The BFI was published initially in English (John & Srivastava, 1999), and subsequently translated into European-Portuguese (Brito-Costa et al., 2015) and Italian (Ubbiali et al., 2013). We created a Brazilian-Portuguese version by modifying the European-Portuguese version, double-checking the original English version for fidelity. Cronbach’s alphas for the BFI were acceptable and are provided in Supplementary Table 2.


As a measure of sustained attention and ability to focus, participants completed the Mind-Wandering Questionnaire (MWQ, Mrazek et al., 2013), a five-item scale with good psychometric properties that evaluates trait levels of mind-wandering (e.g., I have difficulty maintaining focus on simple or repetitive work). Participants rated how much they agreed with each sentence on a scale that ranged from 1 (almost never) to 6 (almost always). Cronbach’s alphas for the MWQ were good and are provided in Supplementary Table 2.


Participants completed all tasks and questionnaires in one testing session. Access to the experiment was initially provided with a hyperlink posted on social media (e.g., Facebook, Twitter, LinkedIn), which was accompanied by a brief description of the study, including its duration of approximately 40 min. The description also specified that participants should complete the testing session in a quiet room with a stable Internet connection, use headphones, and turn off sound notifications from other devices and applications (e.g., email, phone messages).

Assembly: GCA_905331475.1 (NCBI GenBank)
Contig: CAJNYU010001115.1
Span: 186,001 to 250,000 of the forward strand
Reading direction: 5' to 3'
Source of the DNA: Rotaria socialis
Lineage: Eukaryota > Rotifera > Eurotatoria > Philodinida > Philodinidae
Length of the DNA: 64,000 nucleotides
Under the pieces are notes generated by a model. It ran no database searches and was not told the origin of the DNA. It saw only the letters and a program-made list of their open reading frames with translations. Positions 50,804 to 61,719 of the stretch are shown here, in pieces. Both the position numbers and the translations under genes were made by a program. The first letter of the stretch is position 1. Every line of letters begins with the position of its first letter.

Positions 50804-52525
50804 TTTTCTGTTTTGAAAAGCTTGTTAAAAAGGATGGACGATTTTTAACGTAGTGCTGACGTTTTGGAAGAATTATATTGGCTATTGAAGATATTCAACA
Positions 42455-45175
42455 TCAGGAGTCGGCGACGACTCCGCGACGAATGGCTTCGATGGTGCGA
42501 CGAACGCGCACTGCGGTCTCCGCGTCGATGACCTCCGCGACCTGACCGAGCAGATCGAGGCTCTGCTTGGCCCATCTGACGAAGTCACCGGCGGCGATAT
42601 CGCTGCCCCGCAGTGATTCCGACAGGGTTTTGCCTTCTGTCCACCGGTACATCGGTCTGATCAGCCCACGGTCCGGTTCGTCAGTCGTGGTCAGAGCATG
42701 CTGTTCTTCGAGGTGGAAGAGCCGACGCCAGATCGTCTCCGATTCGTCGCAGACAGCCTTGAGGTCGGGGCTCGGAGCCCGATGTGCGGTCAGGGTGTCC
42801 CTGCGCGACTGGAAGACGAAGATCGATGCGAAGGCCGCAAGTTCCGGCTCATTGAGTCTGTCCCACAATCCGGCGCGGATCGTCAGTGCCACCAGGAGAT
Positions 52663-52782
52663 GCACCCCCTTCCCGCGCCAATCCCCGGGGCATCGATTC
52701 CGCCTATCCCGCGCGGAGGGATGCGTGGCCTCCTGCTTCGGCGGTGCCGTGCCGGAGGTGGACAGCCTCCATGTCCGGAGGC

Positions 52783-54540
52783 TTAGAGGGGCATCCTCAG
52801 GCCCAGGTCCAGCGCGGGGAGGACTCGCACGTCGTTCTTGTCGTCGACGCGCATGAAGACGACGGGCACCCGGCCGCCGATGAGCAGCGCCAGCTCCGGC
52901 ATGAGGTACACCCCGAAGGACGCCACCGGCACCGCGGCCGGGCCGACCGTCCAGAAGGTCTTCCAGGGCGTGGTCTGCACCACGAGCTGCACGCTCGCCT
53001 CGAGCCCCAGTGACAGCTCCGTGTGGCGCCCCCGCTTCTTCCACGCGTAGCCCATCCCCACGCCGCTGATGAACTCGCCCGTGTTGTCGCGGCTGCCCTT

The online testing session began with informed consent and some basic demographic questions (e.g., age, gender, education). Participants then completed the self-report questionnaires, which were administered in a fixed order (MWQ, Gold-MSI, and BFI). After the questionnaires, participants were tested on the MaRs-IB and finally the MET. At the end of the study, participants were given feedback about their scores on the personality, musical sophistication, and musical ability measures. A final open-ended question asked participants to describe any problems that might have occurred during the testing session. Some participants reported minor technical difficulties, related primarily to the stability of their Internet connection, but there were otherwise no systematic problems.